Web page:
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A married woman, 60 years of age, who, upward of a year ago, was for some time under my care, gave the following history: The disease from which she suffered began four years and three months prior to her first visit. The first manifestation occurred in the form of red patches situated upon the back. They were accompanied by intense itching. They were rather bright in color. From the back the lesions gradually spread to the breast, abdomen, neck and limbs, attacking even the soles of the feet. Some, after a certain degree of development, healed. According to her statement, the skin had been more seriously affected than it was at the date of the examination. Itching had throughout been a prominent symptom. The lesions were also the seat of considerable pain. They often bleed when rubbed or scratched.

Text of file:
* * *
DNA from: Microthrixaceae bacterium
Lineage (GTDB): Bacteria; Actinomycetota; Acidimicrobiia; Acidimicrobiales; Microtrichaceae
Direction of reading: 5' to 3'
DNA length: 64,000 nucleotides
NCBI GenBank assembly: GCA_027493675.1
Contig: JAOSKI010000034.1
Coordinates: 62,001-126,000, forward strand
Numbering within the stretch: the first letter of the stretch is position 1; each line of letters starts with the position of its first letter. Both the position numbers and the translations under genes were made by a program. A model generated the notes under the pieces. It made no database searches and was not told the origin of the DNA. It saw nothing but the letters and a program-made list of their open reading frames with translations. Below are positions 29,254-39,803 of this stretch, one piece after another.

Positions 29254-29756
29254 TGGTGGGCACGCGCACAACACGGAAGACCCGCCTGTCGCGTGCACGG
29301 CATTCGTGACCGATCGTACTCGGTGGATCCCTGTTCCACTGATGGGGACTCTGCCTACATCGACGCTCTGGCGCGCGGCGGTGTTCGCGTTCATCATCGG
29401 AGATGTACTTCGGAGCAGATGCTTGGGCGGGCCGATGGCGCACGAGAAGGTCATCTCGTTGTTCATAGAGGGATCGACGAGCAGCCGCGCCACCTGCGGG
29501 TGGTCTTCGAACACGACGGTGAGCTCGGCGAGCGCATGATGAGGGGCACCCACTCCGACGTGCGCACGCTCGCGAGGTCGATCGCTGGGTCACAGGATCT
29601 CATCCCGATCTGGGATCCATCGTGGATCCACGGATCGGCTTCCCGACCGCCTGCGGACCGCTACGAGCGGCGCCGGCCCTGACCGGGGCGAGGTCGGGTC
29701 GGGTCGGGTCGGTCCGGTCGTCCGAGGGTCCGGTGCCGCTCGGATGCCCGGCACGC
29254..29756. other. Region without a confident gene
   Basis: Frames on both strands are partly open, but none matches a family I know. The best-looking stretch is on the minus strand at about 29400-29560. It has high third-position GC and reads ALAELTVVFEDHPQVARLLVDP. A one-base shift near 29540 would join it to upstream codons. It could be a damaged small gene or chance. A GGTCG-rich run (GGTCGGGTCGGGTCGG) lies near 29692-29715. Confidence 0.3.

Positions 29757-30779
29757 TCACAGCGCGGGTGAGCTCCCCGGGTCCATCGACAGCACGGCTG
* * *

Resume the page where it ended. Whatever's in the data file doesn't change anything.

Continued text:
The patient's appetite was poor, she was habitually constipated, and had
SHOEMAKER JV. MYCOSIS FUNGOIDES; WITH REFERENCE TO A CASE. JAMA. 1898;XXX(16):892–895. doi:10.1001/jama.1898.72440680012001c
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